Wednesday, December 21, 2005

How Intelligent Design Works

HowStuffWorks discusses without any bias the concept of Intelligent Design. A few interesting snippets from the article. The main grouse that the scientific community supporting natural selection has against the proponents of intelligent design is that much of intelligent design is proof by elimination. That means, at the risk of being too simplistic (but then you can read the article), if a certain process cannot be explained by current science there is intelligent design behind the process. I wonder what the world would have looked like had we explained everything by intelligent design. We would be inhabiting the jungles and I guess I wouldn't have been blogging this from home!

Intelligent design (ID) states that the universe and its inhabitants could not have evolved by the "blind chance" set forth in Darwinism. Its arguments are mostly concerned with what it considers to be holes in the theory of evolution, and it claims that these holes scientifically prove the presence of an "intelligent designer" in nature.

Unlike creationism, ID does not state that God is the intelligent designer. It only says that there is clear evidence in nature of intelligent design. The designer in ID could be God, but it could also be an extraterrestrial race or some other supernatural force. Also, ID does not draw its arguments directly from the Christian Bible.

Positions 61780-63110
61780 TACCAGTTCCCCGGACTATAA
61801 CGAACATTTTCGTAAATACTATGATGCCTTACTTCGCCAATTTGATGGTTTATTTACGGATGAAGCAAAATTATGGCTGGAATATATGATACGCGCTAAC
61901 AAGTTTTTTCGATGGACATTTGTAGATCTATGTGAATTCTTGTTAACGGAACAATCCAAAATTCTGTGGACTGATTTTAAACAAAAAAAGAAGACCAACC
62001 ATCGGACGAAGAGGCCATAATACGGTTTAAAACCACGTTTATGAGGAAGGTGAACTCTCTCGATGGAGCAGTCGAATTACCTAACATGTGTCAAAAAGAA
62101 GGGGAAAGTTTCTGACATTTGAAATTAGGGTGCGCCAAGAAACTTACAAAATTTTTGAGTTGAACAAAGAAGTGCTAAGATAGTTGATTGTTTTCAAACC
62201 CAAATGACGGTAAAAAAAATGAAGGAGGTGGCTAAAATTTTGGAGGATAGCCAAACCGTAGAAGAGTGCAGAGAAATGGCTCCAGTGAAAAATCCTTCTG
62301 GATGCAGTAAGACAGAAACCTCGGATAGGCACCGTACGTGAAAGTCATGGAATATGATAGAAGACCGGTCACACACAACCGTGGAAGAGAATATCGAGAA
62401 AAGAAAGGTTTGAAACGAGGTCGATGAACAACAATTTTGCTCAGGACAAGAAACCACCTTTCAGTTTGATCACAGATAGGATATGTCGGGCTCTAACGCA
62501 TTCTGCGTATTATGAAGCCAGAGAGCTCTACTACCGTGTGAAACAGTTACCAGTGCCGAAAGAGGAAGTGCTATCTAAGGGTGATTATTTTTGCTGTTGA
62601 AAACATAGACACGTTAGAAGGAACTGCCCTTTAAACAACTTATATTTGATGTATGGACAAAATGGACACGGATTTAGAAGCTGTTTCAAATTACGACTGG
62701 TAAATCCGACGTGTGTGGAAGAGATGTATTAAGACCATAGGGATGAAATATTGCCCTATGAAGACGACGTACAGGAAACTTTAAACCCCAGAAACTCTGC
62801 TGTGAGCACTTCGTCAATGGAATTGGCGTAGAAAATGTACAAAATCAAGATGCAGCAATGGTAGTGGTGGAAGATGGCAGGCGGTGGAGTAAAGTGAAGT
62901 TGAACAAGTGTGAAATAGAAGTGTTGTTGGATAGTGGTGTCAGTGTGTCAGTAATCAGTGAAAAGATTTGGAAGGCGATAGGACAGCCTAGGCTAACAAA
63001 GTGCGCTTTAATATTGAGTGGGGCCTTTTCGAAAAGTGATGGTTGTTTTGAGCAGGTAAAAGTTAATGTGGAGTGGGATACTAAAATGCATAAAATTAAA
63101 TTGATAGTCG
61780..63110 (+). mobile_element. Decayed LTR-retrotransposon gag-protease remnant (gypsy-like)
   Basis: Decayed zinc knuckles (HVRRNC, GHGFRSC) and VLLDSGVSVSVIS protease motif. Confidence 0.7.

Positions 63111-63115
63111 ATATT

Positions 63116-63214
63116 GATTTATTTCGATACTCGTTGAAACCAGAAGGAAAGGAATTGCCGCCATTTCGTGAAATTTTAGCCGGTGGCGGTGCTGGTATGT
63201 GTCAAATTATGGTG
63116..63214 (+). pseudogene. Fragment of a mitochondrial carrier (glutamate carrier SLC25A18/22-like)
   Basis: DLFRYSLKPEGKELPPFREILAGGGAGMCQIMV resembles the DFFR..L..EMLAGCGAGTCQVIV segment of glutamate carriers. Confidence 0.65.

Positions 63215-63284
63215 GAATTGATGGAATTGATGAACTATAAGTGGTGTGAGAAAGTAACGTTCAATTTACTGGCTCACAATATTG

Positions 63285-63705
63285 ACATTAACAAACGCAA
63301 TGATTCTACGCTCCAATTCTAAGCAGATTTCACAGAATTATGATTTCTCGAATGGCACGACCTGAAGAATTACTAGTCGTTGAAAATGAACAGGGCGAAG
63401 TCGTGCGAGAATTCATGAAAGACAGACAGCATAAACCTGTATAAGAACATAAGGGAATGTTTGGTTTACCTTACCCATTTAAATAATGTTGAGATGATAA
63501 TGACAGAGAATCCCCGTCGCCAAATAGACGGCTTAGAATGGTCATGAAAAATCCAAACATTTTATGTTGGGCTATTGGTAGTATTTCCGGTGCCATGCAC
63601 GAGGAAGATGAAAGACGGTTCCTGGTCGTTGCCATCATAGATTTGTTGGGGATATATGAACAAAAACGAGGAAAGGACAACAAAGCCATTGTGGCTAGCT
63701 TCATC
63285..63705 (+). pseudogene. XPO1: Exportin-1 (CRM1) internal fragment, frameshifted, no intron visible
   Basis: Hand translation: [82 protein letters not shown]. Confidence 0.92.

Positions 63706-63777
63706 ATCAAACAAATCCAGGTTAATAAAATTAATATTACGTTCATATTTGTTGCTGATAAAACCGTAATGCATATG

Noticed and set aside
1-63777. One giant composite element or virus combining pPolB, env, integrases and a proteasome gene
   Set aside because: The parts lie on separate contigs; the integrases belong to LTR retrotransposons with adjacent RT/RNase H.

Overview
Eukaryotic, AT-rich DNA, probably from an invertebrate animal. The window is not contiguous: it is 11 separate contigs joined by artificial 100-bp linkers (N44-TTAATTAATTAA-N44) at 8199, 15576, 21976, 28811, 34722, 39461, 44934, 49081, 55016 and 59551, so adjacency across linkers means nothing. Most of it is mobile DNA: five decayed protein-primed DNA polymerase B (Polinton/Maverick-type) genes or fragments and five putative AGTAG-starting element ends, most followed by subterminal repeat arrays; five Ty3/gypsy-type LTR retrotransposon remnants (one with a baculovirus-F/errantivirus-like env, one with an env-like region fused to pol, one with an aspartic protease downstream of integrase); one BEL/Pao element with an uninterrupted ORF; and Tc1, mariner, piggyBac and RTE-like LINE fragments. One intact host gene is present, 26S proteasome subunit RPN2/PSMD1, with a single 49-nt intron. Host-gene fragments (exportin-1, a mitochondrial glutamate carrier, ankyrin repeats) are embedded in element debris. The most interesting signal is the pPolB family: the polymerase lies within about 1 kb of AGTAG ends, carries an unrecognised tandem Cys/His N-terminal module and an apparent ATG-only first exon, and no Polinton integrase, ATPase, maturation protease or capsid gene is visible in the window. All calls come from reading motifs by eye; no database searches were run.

The scientific community sees this argument as inherently flawed. It points out that Dembski sets forth a negative hypothesis: Anything not created by chance or law must be designed. But scientists claim that chance, law and design are not mutually exclusive, and they are not the only possibilities. So the process of elimination cannot be applied. And in any event, they say, science does not accept the process of elimination as proof of anything. The scientific method requires a positive hypotheses -- you cannot prove one thing simply by disproving another.

There are also widespread claims that the majority of the Discovery Institute's funding comes from Christian fundamentalist organizations and individuals, noting especially the millions of dollars donated by philanthropist Howard Ahmanson, an evangelical Christian, and hundreds of thousands of dollars provided by the Maclellan Foundation, which seeks to "serve strategic international and national organizations committed to furthering the Kingdom of Christ ... by providing financial and leadership resources to extend the Kingdom of God to every tribe, nation, people, and tongue"

Anyway, I was quite happy to read about this court ruling.

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